An oil must not only be a liquid......It must be thin enough for your oil pump to pump it. Pour point doesn't have alot to do with with the pumpability point. For instance, Pennzoil straight 30 has a pour point of -22. Pennzoil high mileage 10w30 also has a pour point of -22. Which one will have better cold temp pumpability? As far as building a better oil.....there is still the issue of additive package to consider as well. There are chemists, and various experts here, who will blow your mind with their vast knowledge of pour point depressants, VI improvers, cold temp properties of various basestocks, etc. Unfortunatly, I am not one of them. [Wink] I bet that Molakule (resident expert on this site), or one of the other guru's will chime in tomorrow. [Smile]
 
Joined
Oct 18, 2003
Messages
805
Location
Earth
Motul oils with a very low pour point. 8100 E-tech 0W-40 also, Motul E-tech Lite 0W30. Viscosity at 100c = 10.2 cSt Viscosity at 40c = 58.1 cSt Viscosity Index = 177 Pour Point = -76 F Flash Point = 432 F TBN 12.5 Edit: corrected specs [ March 23, 2004, 02:07 AM: Message edited by: Bobert ]
 

Engine_Mapper

Thread starter
Joined
Mar 21, 2004
Messages
30
Location
Denver, CO
quote:
Originally posted by Bobert: Motul oil with a very low pour point. Specs were copied from another thread. Motul E-tech Lite 0W30. Vis at 100c = 10.2 Pour Point = -76F Vis Index = 177 Flash = 482 TBN = 12.2
Like the German Castrol 0w-30, which seems to have won the Pour Point -- Flash Point spread wars, I don't think I can buy this Motul anywhere around here. Besides, its Pour Point only ties the Chevron Delo Synthetic 0w-30.
 
Joined
Dec 14, 2003
Messages
1,488
Location
Los Angeles
quote:
Originally posted by Engine_Mapper: [QUOTE]Originally posted by sbc350gearhead: [qb] German Castrol 0w-30: Color: Green Pour Point: -61*C (-78 F) ** NOT BAD!!!!!!! Flash Point: 238*C (460 F) ** VERY GOOD Viscosity @ 40*C: 68.5 Viscosity @ 100*C: 12.1 Viscosity @ 150*C: 5.7 HTHS: 3.6 Cold Cranking Vis @ -30*C: 3200 TBN: 10.6 VI: 179 We have a winner. GC 0w-30 beats Chevron Delo Synthetic 0w-30, but its hard to buy.
It is available at AutoZone in the U.S.
 

Engine_Mapper

Thread starter
Joined
Mar 21, 2004
Messages
30
Location
Denver, CO
quote:
Originally posted by SSDude:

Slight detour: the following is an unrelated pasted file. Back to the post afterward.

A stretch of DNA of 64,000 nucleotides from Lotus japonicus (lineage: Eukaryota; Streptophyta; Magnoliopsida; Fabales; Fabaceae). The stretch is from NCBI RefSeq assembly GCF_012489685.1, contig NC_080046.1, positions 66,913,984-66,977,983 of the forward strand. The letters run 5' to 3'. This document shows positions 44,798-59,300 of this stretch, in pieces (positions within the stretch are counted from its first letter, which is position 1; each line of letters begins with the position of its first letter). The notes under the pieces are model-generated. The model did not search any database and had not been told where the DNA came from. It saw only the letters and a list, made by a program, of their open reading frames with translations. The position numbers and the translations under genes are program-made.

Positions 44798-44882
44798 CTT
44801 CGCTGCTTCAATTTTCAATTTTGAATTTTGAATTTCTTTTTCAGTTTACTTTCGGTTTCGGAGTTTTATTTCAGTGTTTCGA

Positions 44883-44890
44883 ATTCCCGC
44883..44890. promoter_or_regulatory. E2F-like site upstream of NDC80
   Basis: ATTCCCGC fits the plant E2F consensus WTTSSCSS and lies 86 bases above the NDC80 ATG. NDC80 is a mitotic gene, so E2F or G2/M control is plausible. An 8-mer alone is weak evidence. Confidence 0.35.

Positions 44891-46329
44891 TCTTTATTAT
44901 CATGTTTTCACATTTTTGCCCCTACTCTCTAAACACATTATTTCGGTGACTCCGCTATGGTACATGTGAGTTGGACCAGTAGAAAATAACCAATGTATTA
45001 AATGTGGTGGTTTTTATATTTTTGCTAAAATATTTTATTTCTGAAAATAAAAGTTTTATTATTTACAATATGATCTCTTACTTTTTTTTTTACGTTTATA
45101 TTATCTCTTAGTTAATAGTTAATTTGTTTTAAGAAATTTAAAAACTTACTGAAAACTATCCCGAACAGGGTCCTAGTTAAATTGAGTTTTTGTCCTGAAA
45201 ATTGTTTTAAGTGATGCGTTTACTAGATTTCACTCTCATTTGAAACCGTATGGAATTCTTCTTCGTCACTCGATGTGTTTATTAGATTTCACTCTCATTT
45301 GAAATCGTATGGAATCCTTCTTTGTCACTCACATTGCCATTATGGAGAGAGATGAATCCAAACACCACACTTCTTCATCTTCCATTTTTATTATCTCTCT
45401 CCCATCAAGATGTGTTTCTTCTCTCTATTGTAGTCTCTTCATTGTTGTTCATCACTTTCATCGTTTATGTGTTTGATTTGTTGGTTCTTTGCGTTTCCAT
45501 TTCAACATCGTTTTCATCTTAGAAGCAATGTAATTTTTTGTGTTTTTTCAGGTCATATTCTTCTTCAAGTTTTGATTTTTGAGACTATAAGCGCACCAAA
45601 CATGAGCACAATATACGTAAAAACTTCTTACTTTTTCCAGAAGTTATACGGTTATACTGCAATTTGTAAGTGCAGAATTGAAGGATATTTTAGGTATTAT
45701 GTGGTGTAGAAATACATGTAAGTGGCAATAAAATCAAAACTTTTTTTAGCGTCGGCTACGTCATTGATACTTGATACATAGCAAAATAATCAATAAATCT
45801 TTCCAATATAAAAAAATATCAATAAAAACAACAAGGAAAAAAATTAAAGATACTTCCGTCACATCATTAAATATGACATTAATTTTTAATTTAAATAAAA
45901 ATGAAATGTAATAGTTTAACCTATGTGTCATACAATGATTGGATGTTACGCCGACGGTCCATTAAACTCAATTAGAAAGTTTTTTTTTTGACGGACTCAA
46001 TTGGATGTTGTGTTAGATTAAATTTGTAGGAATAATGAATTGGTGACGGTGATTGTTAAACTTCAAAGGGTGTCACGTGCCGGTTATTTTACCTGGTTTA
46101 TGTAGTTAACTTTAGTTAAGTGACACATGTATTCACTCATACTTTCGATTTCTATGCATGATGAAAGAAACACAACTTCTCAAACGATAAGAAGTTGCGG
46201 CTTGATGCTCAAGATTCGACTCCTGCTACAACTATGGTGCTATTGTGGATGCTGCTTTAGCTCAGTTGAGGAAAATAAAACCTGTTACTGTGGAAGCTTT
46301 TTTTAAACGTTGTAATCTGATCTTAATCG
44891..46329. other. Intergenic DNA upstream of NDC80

quote:
Originally posted by Engine_Mapper: [QUOTE]Originally posted by sbc350gearhead: [qb] German Castrol 0w-30: Color: Green Pour Point: -61*C (-78 F) ** NOT BAD!!!!!!! Flash Point: 238*C (460 F) ** VERY GOOD Viscosity @ 40*C: 68.5 Viscosity @ 100*C: 12.1 Viscosity @ 150*C: 5.7 HTHS: 3.6 Cold Cranking Vis @ -30*C: 3200 TBN: 10.6 VI: 179 We have a winner. GC 0w-30 beats Chevron Delo Synthetic 0w-30, but its hard to buy.
It is available at AutoZone in the U.S.

But is that Castrol Syntec? That is not the same as the German (nor the English) Castrol. How do you know what you are getting. I thought the inferior Syntec was the only one they market in the U.S.
 

Engine_Mapper

Thread starter
Joined
Mar 21, 2004
Messages
30
Location
Denver, CO
quote:
Originally posted by SSDude:
quote:
Originally posted by Engine_Mapper: [QUOTE]Originally posted by sbc350gearhead: [qb] German Castrol 0w-30: Color: Green We have a winner. GC 0w-30 beats Chevron Delo Synthetic 0w-30, but its hard to buy.
It is available at AutoZone in the U.S.

I just remembered something. I don't know why I didn't think of this before. I had a BMW 5-series a couple of years ago. The BMW-brand oil, available at all BMW dealership parts counters, may be the elusive and hard-to-find German Castrol "Bigfoot" sighting after all. However, I seem to remember that BMW was demanding use of some higher viscosity numbers than my preferred 0w-30. That could be a problem.
 
Joined
Oct 18, 2003
Messages
805
Location
Earth
The Castrol SLX 0w-30 (sold in Europe) and German Castrol Syntec 0w-30 (sold in U.S.) are the same animal. It's not too hard to find, as I have some sitting on my desk. [Big Grin]
 
Joined
Dec 20, 2003
Messages
556
Location
Melbourne Australia
quote:
Originally posted by quadrun1: BMWUSA's "5W-30 High Performance Synthetic" is said to be Castrol TXT Softec+ (anyone know if this is hydrocracked?)
AFAIK, it's Group 3.
 
Joined
Jun 2, 2002
Messages
3,083
Location
Georgia/Retired
It is comical when someones makes the statement that a oils is "THE BEST" and bases this observation on only two data points.
 
Status
Not open for further replies.
Top